One negative consequence of using PCs for so long is a tendency to do something you know will work–without first trying a long shot that might be a whole lot simpler.
Case in point, via an unfortunately long post:
- I’m working on an “investigative” piece for Cites & Insights on the “biblioblogosphere” (not wild about the term, but it’s convenient shorthand).
- The first step in that long process was to gather together a list of all the candidate blogs for the study–and the second step was to acquire the first measure in the study, a crude estimate of blog readership based on Bloglines subscription count.
- The “list of candidates” came from three obvious sources–well, four, actually:
- I figured the easiest way to do the first two steps was to click to each weblog (printing out the lists to avoid duplication), click on “Sub with Bloglines” on the FireFox Bloglines toolbar, and subscribe to up to three of the most general feeds (if there are multiple feeds).
- Then, I could reset Bloglines to show all listings, click on each feed, add up the numbers, and jot down the number on the printed list–then unsub all but one feed for each weblog.
So I did that, trimming the list as I went based on my baseline criteria for inclusion in the study:
Weblogs by one or a small group of self-identified library people (not “official library” weblogs and not large-group weblogs such as PLA Blog and LISNews), with at least one posting in 2005 (some of the lists don’t edit out dead blogs), and at least one feed (because it’s too hard to investigate otherwise).
I haven’t been too strict on any of the criteria, tending toward inclusion rather than exclusion.
So, after a few hours’ work, I wound up with a Bloglines library section containing 239 weblogs. I wanted an Excel spreadsheet with the names of the weblogs in column A, the feed counts in column B, and other information in other columns as I did the rest of the investigation. And I sure didn’t want to type in 239 names!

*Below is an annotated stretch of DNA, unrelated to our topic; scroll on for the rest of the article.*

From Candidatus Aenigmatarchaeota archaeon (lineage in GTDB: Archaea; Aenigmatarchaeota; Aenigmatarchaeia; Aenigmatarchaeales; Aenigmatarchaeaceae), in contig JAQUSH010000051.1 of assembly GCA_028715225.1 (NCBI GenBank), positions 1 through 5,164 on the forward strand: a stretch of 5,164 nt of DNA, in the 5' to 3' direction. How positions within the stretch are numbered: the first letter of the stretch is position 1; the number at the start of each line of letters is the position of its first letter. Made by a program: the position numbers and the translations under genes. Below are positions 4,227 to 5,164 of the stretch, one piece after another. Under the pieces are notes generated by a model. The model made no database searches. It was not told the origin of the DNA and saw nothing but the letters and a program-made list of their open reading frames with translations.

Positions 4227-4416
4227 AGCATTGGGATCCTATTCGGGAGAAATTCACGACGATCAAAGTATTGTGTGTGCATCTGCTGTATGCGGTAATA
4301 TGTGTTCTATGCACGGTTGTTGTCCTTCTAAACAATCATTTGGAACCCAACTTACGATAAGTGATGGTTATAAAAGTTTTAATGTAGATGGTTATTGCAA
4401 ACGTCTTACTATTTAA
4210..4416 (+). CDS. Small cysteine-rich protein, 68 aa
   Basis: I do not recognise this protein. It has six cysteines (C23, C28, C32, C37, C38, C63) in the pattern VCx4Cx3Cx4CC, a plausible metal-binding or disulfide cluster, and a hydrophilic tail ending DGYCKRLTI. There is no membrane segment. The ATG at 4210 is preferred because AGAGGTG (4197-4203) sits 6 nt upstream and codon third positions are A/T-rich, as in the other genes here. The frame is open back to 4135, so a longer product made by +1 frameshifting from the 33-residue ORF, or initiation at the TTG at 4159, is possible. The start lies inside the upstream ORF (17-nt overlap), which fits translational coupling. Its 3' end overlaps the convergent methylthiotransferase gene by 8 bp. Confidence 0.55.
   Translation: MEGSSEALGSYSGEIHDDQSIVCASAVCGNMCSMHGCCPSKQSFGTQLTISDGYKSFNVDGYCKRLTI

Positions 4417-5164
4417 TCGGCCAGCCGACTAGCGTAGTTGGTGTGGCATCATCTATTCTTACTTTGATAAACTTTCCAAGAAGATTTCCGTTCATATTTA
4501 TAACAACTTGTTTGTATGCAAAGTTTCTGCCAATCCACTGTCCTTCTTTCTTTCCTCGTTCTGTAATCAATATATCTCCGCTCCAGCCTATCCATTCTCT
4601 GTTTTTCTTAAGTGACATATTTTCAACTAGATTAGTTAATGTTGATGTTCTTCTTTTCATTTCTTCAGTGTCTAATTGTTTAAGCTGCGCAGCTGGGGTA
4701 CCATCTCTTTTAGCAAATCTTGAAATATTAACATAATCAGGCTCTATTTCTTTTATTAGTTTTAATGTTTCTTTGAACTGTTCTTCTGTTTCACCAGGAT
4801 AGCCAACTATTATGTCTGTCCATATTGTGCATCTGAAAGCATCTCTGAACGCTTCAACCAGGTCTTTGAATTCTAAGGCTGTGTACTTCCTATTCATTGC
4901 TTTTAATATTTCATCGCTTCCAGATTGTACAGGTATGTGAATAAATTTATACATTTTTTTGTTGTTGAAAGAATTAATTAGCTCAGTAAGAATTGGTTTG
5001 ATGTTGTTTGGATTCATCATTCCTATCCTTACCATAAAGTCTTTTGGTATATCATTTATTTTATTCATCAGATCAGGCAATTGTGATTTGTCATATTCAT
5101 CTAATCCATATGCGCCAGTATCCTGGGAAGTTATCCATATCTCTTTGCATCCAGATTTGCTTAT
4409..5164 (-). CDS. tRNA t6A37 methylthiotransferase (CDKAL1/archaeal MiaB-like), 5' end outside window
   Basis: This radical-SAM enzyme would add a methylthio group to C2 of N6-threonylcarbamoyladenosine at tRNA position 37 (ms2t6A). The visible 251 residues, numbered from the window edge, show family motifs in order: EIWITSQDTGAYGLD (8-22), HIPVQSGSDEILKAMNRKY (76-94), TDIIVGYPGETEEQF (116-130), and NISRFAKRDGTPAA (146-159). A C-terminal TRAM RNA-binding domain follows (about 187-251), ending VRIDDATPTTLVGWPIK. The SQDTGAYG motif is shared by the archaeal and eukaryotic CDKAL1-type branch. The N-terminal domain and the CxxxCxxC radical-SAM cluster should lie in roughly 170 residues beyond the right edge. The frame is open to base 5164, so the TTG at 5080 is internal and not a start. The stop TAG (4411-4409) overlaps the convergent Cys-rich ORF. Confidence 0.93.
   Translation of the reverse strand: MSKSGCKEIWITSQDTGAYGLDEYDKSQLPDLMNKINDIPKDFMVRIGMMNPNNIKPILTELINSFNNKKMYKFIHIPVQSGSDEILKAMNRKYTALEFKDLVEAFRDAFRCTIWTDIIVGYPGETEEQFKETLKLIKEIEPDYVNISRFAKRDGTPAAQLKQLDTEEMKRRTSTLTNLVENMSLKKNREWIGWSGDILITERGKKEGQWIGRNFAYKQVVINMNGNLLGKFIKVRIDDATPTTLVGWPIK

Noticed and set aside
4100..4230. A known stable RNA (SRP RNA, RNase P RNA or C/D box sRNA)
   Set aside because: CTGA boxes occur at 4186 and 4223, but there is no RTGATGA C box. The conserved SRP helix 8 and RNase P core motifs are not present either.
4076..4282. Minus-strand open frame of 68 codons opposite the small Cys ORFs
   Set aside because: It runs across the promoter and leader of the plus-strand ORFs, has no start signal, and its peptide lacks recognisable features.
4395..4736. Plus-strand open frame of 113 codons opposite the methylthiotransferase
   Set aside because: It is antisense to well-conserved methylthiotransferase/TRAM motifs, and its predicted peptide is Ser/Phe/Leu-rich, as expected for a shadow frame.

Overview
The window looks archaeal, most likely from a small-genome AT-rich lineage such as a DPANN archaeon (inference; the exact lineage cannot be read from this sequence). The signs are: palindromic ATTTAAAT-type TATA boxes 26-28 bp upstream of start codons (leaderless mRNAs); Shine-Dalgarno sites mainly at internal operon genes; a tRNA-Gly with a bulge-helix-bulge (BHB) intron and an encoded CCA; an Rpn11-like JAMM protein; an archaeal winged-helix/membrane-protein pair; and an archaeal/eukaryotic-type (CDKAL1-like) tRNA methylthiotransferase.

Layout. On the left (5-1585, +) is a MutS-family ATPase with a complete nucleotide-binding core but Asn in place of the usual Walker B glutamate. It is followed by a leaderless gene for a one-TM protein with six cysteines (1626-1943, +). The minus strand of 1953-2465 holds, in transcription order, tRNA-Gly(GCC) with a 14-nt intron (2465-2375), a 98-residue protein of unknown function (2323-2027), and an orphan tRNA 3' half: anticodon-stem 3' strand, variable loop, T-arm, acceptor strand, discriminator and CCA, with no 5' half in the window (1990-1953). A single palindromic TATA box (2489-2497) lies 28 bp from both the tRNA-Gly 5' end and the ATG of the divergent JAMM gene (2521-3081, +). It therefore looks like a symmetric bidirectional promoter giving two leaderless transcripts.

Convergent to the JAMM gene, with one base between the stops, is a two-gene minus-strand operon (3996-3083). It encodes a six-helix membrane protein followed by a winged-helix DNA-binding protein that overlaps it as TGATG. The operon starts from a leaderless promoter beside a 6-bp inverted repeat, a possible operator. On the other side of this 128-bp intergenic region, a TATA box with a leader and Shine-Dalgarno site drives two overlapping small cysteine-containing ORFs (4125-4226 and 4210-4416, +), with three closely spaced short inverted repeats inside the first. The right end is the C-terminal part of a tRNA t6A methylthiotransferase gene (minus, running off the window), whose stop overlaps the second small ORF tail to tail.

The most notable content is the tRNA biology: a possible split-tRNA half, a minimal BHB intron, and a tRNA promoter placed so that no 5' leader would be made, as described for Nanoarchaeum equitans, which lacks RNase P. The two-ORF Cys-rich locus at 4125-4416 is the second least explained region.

I knew you could export a Bloglines list in “OPML.” That turns out to be XML, which is just text. So I opened it in Word, used wildcard replaces to get rid of everything but the blog name in each line, and saved it as a .txt, figuring I could just import it into Excel and go from there.
OK, the knowledgeable readers out there are saying “You idiot…”, but bear with me.
I fired up Excel, went to import, and noticed that the string of “Excel file” extensions in the default option in the open-file box included .html; a little horizontal scrolling showed that it also included .xml. I hadn’t deleted the Bloglines XML output, so I figured, “What the heck?”
Clicked on the Bloglines XML file and, whadda you know? A neat multicolumn spreadsheet with the names in one column, the URLs in another column, and I think one or two other columns, using the XML tags to label each column. Very neat. So I wasted five minutes doing pointless Word edits… And realized at that point that having the URLs in the spreadsheet just might be convenient.
The project continues (and boy, were those URLs convenient–particularly in one column where I could use a block replace to change “http://” to “link:” as needed). The list is down to a mere 237 weblogs; I’ve completed the “reach” portion, to determine the somewhere-between-20-and-70 blogs that will get full treatment. (I’ll probably post the whole spreadsheet somewhere when I publish the Perspective.)
Lesson: First see whether your regular software just might be able to do what you’d like it to do, before assuming you need to massage the data first. Pain to learn the lesson: None, really–the five minutes is a tiny slice out of the time this project is taking.
PS: I’d love to just use the Bloglines Directory to add up the subscribers for all feeds for a given weblog. Just one little problem: That directory, which includes several million weblogs, is only accessible by the first letter of the weblog name and lots of paging down. I tried that for a couple of weblogs; it’s just not supportable.
And as for “reach” and using Technorati as a natural source–that assumes (a) that Technorati stays stable long enough to do more than half a dozen searches and (b) that the results make sense (e.g., that you don’t get “zero results” for a URL and, one minute later, “353 lists link to this…” for the same URL. Unfortunately, neither seems to be the case. So I’m using other measures. It will all be written up, in what’s already turning out to be an interesting project.